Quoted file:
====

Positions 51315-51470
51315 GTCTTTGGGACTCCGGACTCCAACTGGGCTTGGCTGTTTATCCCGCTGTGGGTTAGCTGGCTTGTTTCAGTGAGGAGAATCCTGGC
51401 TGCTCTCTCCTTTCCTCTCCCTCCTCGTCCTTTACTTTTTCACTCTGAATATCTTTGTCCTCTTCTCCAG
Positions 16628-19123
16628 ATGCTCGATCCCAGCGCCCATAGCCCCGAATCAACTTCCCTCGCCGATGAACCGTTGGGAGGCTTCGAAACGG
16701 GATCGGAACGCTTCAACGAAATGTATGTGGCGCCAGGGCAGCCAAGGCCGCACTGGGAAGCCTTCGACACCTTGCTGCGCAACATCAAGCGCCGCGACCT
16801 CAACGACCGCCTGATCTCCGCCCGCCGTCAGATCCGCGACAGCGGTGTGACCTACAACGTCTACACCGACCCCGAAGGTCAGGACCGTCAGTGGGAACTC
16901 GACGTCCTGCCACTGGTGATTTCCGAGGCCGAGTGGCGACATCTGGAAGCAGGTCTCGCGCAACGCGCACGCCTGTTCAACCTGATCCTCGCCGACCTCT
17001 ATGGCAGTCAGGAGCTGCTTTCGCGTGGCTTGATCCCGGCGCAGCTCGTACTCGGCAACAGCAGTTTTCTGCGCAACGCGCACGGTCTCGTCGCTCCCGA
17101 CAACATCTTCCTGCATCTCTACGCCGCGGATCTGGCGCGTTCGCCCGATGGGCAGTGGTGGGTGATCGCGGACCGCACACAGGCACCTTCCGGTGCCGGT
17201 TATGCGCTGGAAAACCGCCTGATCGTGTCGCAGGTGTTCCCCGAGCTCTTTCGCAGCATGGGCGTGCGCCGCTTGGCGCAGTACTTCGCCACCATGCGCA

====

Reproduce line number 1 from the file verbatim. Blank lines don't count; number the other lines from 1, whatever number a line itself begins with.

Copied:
Positions 51315-51470